304 Higher Not Lower HbA1c Values Are Associated with Improved Survival in Patients with Diabetes and Advanced Heart Failure Shervin Eshaghian1, Tamara B. Horwich2, Gregg C. Fonarow2; 1Department of Medicine, Albert Einstein College of Medicine, Bronx, NY; 2Cardiology / Medicine, UCLA School of Medicine, Los Angeles, CA Objective: To evaluate the relationship between hemoglobin A1c (HbA1c) and survival in patients with diabetes and advanced heart failure (HF). Background: In diabetes, poor glycemic control, as indexed by HbA1c, is associated with increased risk of cardiovascular events and new onset HF. However, in patients with diabetes and chronic HF, the relationship between glucose control and survival has not been studied. Methods: We studied a cohort of 123 patients with diabetes and advanced systolic HF, referred to a single center for HF management and/or transplant evaluation who had HbA1c values measured at presentation. The patients were grouped based on HbA1c: HbA1c ⱕ 7.0 (n ⫽ 49) and HbA1c ⬎ 7.0 (n ⫽ 74). Results: The cohort was 70% male, with mean age of 56 ⫾ 11 years, mean EF of 25% ⫾ 7, 59% ischemic etiology, mean HbA1c serum level of 7.9 ⫾ 1.8, and average diabetes duration of 8.7 ⫾ 9.0 years. The HbA1c groups were similar in terms of age, gender, BMI, diabetes duration, insulin, metformin and glitazone use. HbA1c ⬎ 7.0 were associated with higher EF, increased beta-blocker and sulfonlyuria use, and lower NYHA class. Patients with HbA1c ⬎7.0 had significantly improved survival compared to those with HbA1c ⱕ 7.0 (75% vs. 50%, RR 0.39 95% CI 0.19–0.78) (P ⬍ 0.01) (Figure 1). Examination of HbA1c as a continuous variable reveled a 34% decrease relative risk for every 1% increase in HbA1c. In multivariate analysis adjusted for age, sex, EF, etiology, beta-blocker and ACE-I/ARB usage, diabetes duration, and insulin or oral medication usage, HbA1c ⬎ 7.0 was associated with a significant decrease in mortality (RR 0.67, 95% CI 0.55–0.88). Conclusion: Paradoxically, elevated serum HbA1c levels are associated with improved survival in this cohort of patients with diabetes and advanced HF. Further investigation is necessary to determine the nature of this relationship and optimal HbA1c in patients with diabetes and HF.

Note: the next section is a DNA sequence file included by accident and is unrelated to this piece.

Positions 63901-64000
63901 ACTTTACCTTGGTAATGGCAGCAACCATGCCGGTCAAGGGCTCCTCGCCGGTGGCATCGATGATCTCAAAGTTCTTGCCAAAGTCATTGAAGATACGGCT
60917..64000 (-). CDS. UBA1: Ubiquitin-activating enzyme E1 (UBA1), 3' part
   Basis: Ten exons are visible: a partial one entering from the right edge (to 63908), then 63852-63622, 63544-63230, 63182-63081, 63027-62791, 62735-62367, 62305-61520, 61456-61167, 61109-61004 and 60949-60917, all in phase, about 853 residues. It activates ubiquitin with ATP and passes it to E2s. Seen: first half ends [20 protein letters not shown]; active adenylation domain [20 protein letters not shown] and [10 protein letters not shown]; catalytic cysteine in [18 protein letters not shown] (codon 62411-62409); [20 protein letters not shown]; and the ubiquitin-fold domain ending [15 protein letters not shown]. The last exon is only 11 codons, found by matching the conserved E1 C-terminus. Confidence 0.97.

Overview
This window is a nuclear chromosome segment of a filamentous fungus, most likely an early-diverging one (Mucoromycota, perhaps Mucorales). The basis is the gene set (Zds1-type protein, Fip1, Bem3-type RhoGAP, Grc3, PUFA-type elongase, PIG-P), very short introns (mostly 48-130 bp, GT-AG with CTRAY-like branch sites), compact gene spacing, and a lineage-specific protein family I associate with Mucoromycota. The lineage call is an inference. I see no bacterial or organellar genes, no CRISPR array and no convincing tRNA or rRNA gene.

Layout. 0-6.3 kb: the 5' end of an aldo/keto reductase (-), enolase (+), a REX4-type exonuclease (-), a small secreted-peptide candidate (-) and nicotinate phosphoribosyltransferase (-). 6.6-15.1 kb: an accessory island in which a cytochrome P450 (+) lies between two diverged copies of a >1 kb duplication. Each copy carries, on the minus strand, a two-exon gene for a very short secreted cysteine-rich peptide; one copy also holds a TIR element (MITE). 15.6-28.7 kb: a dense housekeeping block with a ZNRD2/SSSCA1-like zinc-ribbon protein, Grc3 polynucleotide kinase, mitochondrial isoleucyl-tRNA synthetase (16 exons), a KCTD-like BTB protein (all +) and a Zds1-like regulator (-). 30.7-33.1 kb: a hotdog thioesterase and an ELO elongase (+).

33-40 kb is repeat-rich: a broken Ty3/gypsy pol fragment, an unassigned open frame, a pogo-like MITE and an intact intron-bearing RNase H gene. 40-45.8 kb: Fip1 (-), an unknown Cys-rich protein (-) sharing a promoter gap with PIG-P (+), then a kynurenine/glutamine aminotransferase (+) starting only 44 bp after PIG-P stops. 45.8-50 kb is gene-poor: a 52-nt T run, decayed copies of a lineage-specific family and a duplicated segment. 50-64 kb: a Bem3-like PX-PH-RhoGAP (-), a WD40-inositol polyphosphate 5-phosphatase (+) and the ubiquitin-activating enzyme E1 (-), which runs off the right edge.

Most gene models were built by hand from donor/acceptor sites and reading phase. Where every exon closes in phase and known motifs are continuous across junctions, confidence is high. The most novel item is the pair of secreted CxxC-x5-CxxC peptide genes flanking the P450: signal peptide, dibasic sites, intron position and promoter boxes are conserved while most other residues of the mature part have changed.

Background: Prior studies in chronic systolic heart failure (HF) have demonstrated that body mass index (BMI) is inversely associated with mortality, the so-called obesity paradox. Whether BMI influences the mortality risk in patients hospitalized with acute decompensated HF has not been previously studied. Methods: The ADHERE registry was analyzed for AHF hospitalizations from March 2001 to December 2004 with documented height and weight. Patients were divided into BMI (kg/m2) quartiles. Inhospital mortality by BMI quartiles for the overall cohort and those with reduced (n ⫽ 43,255) and preserved (n ⫽ 37,901) systolic function were assessed. Results: BMI quartiles in the 108,927 hospitalizations were Q1 (16–23.6 kg/m2), Q2 (23.7–27.7 kg/m2), Q3 (27.8–33.3 kg/m2), and Q4 (33.4–60 kg/m2). Patients in higher BMI quartiles were younger, with more diabetes, and higher LVEF. In-hospital mortality rates decreased in a near linear fashion across successively higher BMI quartiles (Table). After adjustment for age, gender, BUN, systolic BP, diastolic BP, creatinine, sodium, pulse, dyspnea at rest, BMI quartile still predicted mortality risk. For every 5-unit increase in BMI, the odds of risk-adjusted mortality were 10% lower (95% CI, 0.88–0.93) P ⬍ 0.0001. Conclusions: In a cohort of hospitalized HF patients, higher BMIs were associated with lower in-hospital mortality risk; overweight and obese HF patients had lower mortality. The reverse association between elevated BMI and outcomes in HF is strikingly different than the general population and deserves further study. Total Cohort BMI Quartiles